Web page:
commentary It's time for Adobe to give up on supporting its old users and move ahead with working on the weapon it could use to stall zero-day attacks on its Reader software.
It's becoming more difficult to talk about Reader without someone chiming in about the huge number of security issues that exist with the product. Indeed, a cursory glance over the company's bulletins and advisories list for its products reveals a raft of problems. What's important to notice, though, is that Adobe isn't providing support for just Reader X, it also continues to support Reader 8 and 9.
Adobe senior director of product security and privacy, Brad Arkin, previously said the reason for this was to protect people who didn't bother updating the free product to the latest version because it still did the same thing. Even then, he suspected that people weren't patching.
This makes his reasoning circular — Adobe is patching its older products because they're vulnerable, but they're vulnerable because people don't patch them? It's nice of Adobe to maintain support for older products, but it should realise that the effort is futile.
In fact, legacy support for its old products might actually be hindering its progress in securing its software.
Adobe saw fit to include a "Protected Mode" sandbox in its latest Reader X product, but this isn't available in Reader 8 or 9. And as long as the latter two products are supported, there's less incentive to upgrade to Reader X — most will download the latest patch and consider themselves secure; that is, until the next zero-day appears.
In the most recent "critical" zero day, Adobe has stated it will release a patch for affected Reader 9 users on the week of 12 December. Arkin wrote on Adobe's security blog "We are conscious of the upcoming holidays and are working to get this patch out as soon as possible to allow time to deploy the update before users and staff begin time off".
This means Arkin and his team are having to work around the clock to push out an update for Reader 9, which users may or may not even use. It's also likely to wreak havoc upon system administrators, during the Christmas period no less, since it is an out-of-cycle patch that they most likely haven't had the time to prepare for.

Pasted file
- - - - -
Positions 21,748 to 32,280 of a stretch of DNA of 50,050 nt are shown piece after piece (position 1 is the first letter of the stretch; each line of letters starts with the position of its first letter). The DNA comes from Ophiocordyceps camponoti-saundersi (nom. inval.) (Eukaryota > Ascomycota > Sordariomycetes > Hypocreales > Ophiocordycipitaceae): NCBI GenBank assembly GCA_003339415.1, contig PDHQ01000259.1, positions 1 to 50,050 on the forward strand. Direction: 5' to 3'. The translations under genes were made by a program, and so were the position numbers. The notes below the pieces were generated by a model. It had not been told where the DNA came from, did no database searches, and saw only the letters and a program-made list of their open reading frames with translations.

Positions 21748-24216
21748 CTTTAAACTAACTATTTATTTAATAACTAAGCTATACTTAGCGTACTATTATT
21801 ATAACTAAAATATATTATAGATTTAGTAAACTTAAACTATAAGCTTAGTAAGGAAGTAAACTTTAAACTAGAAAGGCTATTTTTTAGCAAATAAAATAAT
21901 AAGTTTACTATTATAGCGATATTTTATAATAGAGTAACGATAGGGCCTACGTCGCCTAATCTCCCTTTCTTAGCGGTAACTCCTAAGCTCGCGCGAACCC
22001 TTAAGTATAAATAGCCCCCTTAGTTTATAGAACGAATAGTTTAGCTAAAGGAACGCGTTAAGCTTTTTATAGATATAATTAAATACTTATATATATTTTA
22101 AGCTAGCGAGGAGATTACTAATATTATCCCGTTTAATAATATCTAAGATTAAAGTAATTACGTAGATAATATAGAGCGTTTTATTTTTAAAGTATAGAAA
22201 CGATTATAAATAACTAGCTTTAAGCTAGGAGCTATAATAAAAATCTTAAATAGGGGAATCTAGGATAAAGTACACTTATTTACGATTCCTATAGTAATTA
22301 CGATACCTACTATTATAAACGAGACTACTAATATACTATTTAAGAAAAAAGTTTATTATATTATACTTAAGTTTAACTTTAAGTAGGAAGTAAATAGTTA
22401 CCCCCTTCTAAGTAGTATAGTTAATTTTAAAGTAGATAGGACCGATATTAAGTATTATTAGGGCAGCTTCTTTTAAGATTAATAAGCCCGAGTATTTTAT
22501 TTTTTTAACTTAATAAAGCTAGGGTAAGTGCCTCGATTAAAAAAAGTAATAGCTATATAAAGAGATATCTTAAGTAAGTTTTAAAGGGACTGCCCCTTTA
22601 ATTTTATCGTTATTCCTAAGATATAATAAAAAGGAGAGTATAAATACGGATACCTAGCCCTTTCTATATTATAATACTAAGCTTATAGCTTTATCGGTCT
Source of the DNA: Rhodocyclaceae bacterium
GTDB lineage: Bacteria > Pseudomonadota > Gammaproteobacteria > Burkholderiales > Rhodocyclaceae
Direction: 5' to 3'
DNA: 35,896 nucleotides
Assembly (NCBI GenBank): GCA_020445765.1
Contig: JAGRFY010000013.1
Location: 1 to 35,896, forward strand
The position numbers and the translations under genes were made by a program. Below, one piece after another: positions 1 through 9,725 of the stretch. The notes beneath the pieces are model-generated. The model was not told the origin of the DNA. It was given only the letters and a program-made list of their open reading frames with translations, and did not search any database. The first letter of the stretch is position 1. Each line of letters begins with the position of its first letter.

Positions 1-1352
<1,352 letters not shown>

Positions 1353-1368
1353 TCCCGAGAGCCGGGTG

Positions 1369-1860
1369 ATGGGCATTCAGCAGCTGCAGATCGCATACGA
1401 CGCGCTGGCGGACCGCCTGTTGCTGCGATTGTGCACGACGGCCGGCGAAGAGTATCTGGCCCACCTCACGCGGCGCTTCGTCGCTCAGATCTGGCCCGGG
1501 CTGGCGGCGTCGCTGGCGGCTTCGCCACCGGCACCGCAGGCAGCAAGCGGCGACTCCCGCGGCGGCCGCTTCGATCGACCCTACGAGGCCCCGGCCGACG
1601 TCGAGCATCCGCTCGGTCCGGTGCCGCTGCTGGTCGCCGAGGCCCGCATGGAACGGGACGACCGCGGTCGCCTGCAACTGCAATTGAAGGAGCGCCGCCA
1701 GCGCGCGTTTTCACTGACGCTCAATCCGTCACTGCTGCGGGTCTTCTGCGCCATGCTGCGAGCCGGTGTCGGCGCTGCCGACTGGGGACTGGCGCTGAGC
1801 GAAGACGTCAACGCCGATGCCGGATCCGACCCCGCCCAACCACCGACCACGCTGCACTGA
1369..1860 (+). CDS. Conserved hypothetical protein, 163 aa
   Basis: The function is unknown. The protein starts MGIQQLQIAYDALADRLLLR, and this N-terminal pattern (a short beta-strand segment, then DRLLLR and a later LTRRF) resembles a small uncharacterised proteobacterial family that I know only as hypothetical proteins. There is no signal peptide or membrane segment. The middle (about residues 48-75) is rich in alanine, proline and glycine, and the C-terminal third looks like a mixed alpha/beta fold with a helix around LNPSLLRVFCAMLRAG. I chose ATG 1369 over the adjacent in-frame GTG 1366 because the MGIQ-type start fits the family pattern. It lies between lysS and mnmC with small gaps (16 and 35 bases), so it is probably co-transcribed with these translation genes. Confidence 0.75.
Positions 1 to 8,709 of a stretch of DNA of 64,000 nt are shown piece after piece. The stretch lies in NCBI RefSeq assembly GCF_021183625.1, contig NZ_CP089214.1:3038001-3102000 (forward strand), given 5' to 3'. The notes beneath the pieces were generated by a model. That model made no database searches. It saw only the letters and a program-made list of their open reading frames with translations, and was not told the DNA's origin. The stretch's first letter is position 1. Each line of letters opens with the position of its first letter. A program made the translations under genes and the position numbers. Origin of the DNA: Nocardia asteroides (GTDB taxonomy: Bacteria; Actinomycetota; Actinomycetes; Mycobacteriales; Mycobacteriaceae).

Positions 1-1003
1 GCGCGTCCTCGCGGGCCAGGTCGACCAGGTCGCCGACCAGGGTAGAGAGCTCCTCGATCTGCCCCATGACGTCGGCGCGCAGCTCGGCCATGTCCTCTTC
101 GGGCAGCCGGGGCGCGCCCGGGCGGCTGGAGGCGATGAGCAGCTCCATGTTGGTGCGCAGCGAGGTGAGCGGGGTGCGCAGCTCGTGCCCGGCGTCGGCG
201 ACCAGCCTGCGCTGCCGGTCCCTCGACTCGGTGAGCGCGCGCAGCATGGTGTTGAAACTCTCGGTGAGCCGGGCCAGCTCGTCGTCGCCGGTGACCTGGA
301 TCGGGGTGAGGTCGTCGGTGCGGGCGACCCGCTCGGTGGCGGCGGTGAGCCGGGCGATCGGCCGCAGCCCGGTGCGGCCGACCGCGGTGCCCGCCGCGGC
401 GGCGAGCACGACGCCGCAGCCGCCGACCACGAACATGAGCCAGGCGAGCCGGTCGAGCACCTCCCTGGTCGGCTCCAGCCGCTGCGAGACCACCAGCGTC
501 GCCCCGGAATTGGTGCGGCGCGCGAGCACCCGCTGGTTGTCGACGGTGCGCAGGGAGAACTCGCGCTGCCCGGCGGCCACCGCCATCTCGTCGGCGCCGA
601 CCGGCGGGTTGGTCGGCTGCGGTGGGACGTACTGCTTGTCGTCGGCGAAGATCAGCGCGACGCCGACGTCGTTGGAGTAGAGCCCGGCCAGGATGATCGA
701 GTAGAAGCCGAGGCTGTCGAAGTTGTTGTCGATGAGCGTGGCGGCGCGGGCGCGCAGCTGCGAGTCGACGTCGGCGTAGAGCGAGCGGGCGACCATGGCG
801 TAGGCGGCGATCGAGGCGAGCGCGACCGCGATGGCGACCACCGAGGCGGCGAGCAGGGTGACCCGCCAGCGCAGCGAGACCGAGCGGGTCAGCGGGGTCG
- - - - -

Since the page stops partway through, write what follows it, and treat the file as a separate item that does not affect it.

What about Reader X? As it turns out, Arkin gets to put his feet up for a bit because Protected Mode actually prevents the exploit from executing. A patch for that version of Reader is scheduled for its more predictable quarterly security update on 10 January next year.
Adobe also got a break earlier this year in April, when Protected Mode made Reader X immune to a critical vulnerability, allowing Adobe to stall its update to its quarterly update as late as June.
In fact, Arkin claims that there has not been a single piece of malware that has been effective against Reader X.
That's not to say that it won't occur or that sandboxes are the magic solution to zero days — Chrome's sandbox is just one example that has been broken before — but it does mean that there will be an extra layer of security that hackers will have to break in order to achieve their objectives.
It appears that Adobe has found the fabled defence against zero-day threats — a stop-gap measure to give itself more time to produce a more permanent fix — but so long as Reader 8 and 9 are still being used, its security team are still going to have to put out the fires that they create.
Arkin appears to be acutely aware of the predicament.
"I'd like to take this moment to encourage any remaining users still running Adobe Reader or Acrobat 9.x (or worse, older unsupported versions) to please upgrade to Adobe Reader or Acrobat X," he wrote on Adobe's blog.
"Help us help you by running the latest version of the software!"
Sure, dropping support for Reader 8 and 9 will cause problems for those that still aren't running Reader X, but fighting a losing battle to keep insecure and reactively patched software alive might be an even bigger one.